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'Needed a response': Reds sign off Super Round with record win over Force

(Photo by Daniel Pockett/Getty Images)

Queensland have signed off Super Round with a record victory over the Western Force, capping a positive weekend for Australian teams.


With all 12 Super Rugby Pacific sides playing at Melbourne’s AAMI Park over three days, the Reds, Waratahs and Brumbies all left as winners while the Rebels had a narrow loss to the Hurricanes.

After a disappointing 34-point loss to the Hurricanes in round one, the Reds started their Sunday afternoon clash with a bang and never looked back.

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They scored 10 tries to three to bank a crushing 71-20 win – their biggest ever score in Super Rugby.

Coach Brad Thorn was pleased with the Reds’ response after their opening loss.

“A week ago we were hurting around the score…we needed a response and the guys did that in spades today,” Thorn said.

Force coach Simon Cron said his players lost confidence after they failed to stick to defensive system, likening the match to a “car crash”.


“In terms of performance it was a poor one by us and they played really well,” Cron said.

“The key thing for us is sometimes if you’re off by 10 per cent Super Rugby can look like a car crash and that’s what I saw today.

“We fix that and give the boys clarity around where we can be better, that’s what we’ve got to do now.”

Queensland looked to have scored after 30 seconds thanks to a 30-metre break by Jordan Petaia, with the silky fullback gliding through the defence and off-loading to Josh Flook, however the centre put his foot on the sideline.

Queensland fans didn’t have to wait long to celebrate, with two tries scored by the six-minute mark, with lock Ryan Smith first across the tryline.


A minute later Petaia showed off his array of skills, following up his own thumping kicking down-field and collecting the ball to touch down for a try of his own to a 14-0 lead.

The Force, who were round one winners over Melbourne, hit back when winger Zach Kibirige got on the outside of his opposite Suliasi Vunivalu.


While they got on the board again through ex-Brumbies hooker Folau Fainga’a, the Reds pushed the scoreline out to 29-13 by halftime and looked in full control.

With Wallabies coach Eddie Jones watching from the stands No.8 Harry Wilson impressed while Test playmaker James O’Connor looked sharp in his first run of the season.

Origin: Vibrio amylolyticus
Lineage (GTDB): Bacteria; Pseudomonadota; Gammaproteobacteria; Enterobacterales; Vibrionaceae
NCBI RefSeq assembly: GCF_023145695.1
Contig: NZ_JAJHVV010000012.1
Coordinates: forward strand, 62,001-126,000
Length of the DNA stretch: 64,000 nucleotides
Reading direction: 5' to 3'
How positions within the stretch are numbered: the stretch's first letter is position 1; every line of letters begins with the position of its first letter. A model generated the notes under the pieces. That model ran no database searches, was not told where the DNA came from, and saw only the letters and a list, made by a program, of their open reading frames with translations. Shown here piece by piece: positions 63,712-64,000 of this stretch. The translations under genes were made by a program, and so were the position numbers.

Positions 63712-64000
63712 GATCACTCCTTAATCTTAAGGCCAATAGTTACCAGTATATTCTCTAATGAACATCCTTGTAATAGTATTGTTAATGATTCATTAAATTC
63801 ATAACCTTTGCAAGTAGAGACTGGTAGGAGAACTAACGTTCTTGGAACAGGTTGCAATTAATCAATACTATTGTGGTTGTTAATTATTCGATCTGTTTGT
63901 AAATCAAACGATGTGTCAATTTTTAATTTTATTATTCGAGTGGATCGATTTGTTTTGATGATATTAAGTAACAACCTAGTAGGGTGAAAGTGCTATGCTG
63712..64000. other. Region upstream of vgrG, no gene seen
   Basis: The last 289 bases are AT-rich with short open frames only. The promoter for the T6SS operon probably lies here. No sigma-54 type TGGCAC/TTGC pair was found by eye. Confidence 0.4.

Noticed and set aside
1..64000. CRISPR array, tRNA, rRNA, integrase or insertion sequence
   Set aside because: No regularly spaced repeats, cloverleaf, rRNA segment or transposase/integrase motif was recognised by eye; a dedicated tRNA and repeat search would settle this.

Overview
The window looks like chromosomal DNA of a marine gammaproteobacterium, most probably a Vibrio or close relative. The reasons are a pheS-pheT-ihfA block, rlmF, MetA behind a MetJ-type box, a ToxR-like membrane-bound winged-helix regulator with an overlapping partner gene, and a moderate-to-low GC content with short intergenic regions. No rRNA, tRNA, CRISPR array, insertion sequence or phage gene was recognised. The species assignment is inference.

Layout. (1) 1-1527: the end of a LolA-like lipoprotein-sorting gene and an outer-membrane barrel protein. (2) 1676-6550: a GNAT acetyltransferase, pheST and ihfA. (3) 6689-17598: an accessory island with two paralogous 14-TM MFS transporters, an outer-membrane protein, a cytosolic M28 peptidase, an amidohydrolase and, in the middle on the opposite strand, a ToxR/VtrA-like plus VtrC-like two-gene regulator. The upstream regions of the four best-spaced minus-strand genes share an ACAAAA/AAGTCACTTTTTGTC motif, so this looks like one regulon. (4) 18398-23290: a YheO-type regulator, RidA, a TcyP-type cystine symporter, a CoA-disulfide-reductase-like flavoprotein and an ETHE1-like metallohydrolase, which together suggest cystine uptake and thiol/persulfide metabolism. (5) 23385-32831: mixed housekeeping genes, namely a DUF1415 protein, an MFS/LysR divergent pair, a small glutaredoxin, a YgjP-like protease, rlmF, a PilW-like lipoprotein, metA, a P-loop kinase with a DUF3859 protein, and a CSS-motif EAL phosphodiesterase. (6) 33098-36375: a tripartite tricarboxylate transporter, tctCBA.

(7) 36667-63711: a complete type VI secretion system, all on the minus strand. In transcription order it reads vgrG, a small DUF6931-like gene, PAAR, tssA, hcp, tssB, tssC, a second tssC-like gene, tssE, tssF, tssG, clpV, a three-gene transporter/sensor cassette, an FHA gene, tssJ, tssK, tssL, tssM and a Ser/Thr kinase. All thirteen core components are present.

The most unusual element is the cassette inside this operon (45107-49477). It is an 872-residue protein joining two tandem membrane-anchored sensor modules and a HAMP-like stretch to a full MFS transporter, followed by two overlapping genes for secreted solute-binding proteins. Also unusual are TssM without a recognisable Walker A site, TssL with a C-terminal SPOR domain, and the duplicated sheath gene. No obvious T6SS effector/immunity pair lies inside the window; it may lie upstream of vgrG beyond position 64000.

The second half was one to forget for new Force coach Cron with the Reds piling on the misery, the men from Perth not helped by losing flanker Ollie Callan to a red card for a high tackle and their captain Michael Wells to a HIA.

Among the tryscorers Vunivalu, who made a name for himself on the same ground as a Melbourne Storm NRL player, intercepted a pass and ran 80m to score.

While he managed to touch down he pulled up just before line sparking fears he had re-injured his hamstring.

But it was only a cramp with the World Cup hopeful playing on.

With the Force down to 13 men, also losing Jackson Pugh to a yellow card for the final minutes, Flook finished with two tries as did winger Felipe Daugunu.


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finn 5 hours ago
Massive red flag raised by weakened Champions Cup teams – Andy Goode

I wonder if the problem of some teams not taking it that seriously would be helped by making performance in the champions cup count towards qualification and/or seeding in the following year’s competition. Eg. top four seeds would be winners of the URC, premiership, and top 14, plus best performing team in the previous year’s CC who have not otherwise qualified. Doing that the seedings for this years comp. would have been: Tier one: Saracens - Munster - Toulouse - la Rochelle Tier two: Sale - Stormers - Racing 92 - Leinster Tier three: Leicester - Connacht - Bordeaux - Exeter Tier four: Northampton - Ulster - Lyon - Sharks Tier five: Harlequins - Glasgow - Stade Francais - Edinburgh Tier six: Bath - Bulls - Toulon - Ospreys The competition would probably work better with fewer teams, so I’d probably favour only the first 4 tiers being invited, and then going straight to a quarter final without a round of 16. On the one hand this would possibly incentivise teams to take the champions cup seriously, and on the other it would mean that the latter stages would be more likely to involve teams that have demonstrated a willingness to take the competition seriously. The main differences between my proposed system and the actual draw is that mine would give la Rochelle a fairly easy ride to the quarters, and would either exclude the Bulls entirely or would give then an insurmountably difficult draw. As it happened Exeter got quite an easy pool draw but that was a bit of a fluke. My system would reward Exeter for being one of the teams that demonstrably devote a lot of attention to the CC by guaranteeing them a good draw.

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